Sam Barzilay on Showcasing Photography in Shipping Containers

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Not long ago, Photoville happened in NYC. The short event showcased the work of various artists, but in a totally non-traditional way. Photoville utilized pods—giant shipping containers—and gave the artists creative freedom to design the interior however they chose to show their photos. This newly formed tradition will continue at the upcoming DUMBO Arts Festival in Brooklyn. We recently talked to Sam Barzilay about the idea of showcasing art in pods, and more about the festival.

Opening photo is by Li Hao's exhibition, "Worshippers."


B&H: Congratulations on Photoville. It was a big success. Where did you get the idea of using shipping containers (pods) to showcase artwork and photography?

Sam: The idea first surfaced during a walk through Brooklyn Bridge Park a couple of years ago. At that point, the park was still in its infancy, but the transformation of these vast waterfront spaces got us thinking about the lyrical beauty of re-contextualizing shipping containers as art spaces within the context of a former port re-invented as a vibrant park and cultural destination.

B&H: What were some of the challenges, and maybe surprises, that you discovered about showcasing photography this way?

Sam: Most artists are used to exhibiting their work in a room with flat white walls they can nail into, complimented by gallery lighting. In contrast, a shipping container presents them with undulating walls, construction lights, and a hard magnetic surface. For most, this is an opportunity to explore new ways of presenting their work, often making the container part of the exhibition itself. While there are a few people that find it hard at first to wrap their minds around such an unconventional space, eventually they see the advantages of such a raw space, which really compliments their work, and makes it so much more inviting and less intimidating.

B&H: Have you had other festivals inquire about exhibiting work in shipping containers? What’s been the general response from the photography community?  

Sam: In reality, we didn't set out to build a festival. We set out to build a village—a photographic village—where everyone feels welcome and sits down for a beer or some meatballs, and a hearty discussion on the state of photography or the latest camera gear. We're proud to say that the response from the community has been incredible. People came out in droves, saw powerful photography, hung out, and perhaps most important, they had a great time doing it. As for spreading the shipping container model to other festivals, we started fielding offers, proposals and questions almost as soon as Photoville opened that first weekend, and many of these discussions are still going strong.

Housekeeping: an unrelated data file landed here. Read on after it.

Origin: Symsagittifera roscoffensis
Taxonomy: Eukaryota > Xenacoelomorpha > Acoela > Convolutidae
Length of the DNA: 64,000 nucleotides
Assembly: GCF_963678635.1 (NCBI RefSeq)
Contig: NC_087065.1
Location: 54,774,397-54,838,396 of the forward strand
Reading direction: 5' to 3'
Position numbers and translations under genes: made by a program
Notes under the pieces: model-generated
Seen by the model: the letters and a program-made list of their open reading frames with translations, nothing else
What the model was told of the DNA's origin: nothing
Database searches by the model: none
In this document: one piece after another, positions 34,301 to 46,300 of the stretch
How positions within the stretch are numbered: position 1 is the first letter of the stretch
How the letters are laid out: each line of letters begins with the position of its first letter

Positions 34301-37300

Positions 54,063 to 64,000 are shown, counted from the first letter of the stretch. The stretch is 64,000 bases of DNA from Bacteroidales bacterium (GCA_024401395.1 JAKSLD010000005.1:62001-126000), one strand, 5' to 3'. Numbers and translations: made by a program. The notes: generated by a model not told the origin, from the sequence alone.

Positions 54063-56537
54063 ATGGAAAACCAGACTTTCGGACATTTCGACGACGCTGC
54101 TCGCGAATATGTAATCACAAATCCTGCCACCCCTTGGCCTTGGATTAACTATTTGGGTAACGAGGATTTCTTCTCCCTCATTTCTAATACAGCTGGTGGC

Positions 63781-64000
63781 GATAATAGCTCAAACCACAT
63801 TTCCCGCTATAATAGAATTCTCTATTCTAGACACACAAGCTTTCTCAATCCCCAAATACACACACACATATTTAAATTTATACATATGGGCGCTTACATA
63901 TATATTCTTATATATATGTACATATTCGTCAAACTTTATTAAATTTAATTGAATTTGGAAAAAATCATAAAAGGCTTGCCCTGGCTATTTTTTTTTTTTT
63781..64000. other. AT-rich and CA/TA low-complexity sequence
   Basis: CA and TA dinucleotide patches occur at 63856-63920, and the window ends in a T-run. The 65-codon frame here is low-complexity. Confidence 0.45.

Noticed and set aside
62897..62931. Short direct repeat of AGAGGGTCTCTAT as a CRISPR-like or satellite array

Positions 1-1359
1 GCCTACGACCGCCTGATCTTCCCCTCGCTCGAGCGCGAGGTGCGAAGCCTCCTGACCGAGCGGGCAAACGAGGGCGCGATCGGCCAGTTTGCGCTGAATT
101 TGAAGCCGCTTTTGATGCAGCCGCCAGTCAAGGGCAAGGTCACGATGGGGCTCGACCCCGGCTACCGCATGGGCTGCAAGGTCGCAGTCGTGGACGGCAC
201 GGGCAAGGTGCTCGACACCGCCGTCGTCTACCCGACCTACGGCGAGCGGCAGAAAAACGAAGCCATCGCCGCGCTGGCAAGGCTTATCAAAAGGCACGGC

B&H: Can you tell us a bit about the Dumbo Arts Festival and your involvement?

Sam: The DUMBO Arts Festival is a community-based arts festival that grew organically over many years, and has turned into a major international festival, supported by the large number of artists that live and work in DUMBO. The first foto/pods deployment in 2011 combined shipping-container exhibitions, nighttime projections, and impromptu artist talks, and this year will bring back all of the same elements and positive energy to the streets of DUMBO.

B&H: What type of work are you looking to exhibit? And how can people get involved?

Sam: Our mission at UPI has always been to create opportunities for talented photographers to break into the New York art scene—and this event is no different. Rather than focus our sights on one type of photography versus another, what we want to see is photography that captures our attention, stands its ground, and works well inside a shipping container. With close to 200,000 visitors to the festival over three days, this is a great opportunity for artists to reach new audiences, and we welcome photographers of all styles and stripes to submit an exhibition proposal. It is also a great way for us to discover new work that we can present during other exhibition opportunities, or even during Photoville 2013.

For more info, interested photographers can visit our submission page at unitedphotoindustries.com/fotopods

B&H: What’s next for you guys? Should we expect more innovations and surprises in the future?

Sam: With Photoville's first edition solidly behind us, and two photo-fences under our belt, we've already started planning Photoville 2013, programming our upcoming season at the gallery, and of course, scouting for more iconic, outdoor locales to dress in large-scale photographs. But those are just a few (large) pieces of the puzzle. Recognizing the immense hurdles facing emerging photographers, we are constantly exploring areas where our industry's traditional models have failed to adapt to the new realities. So without tipping our hand too early, all we can say is that there are plenty of surprises up ahead, so watch this space!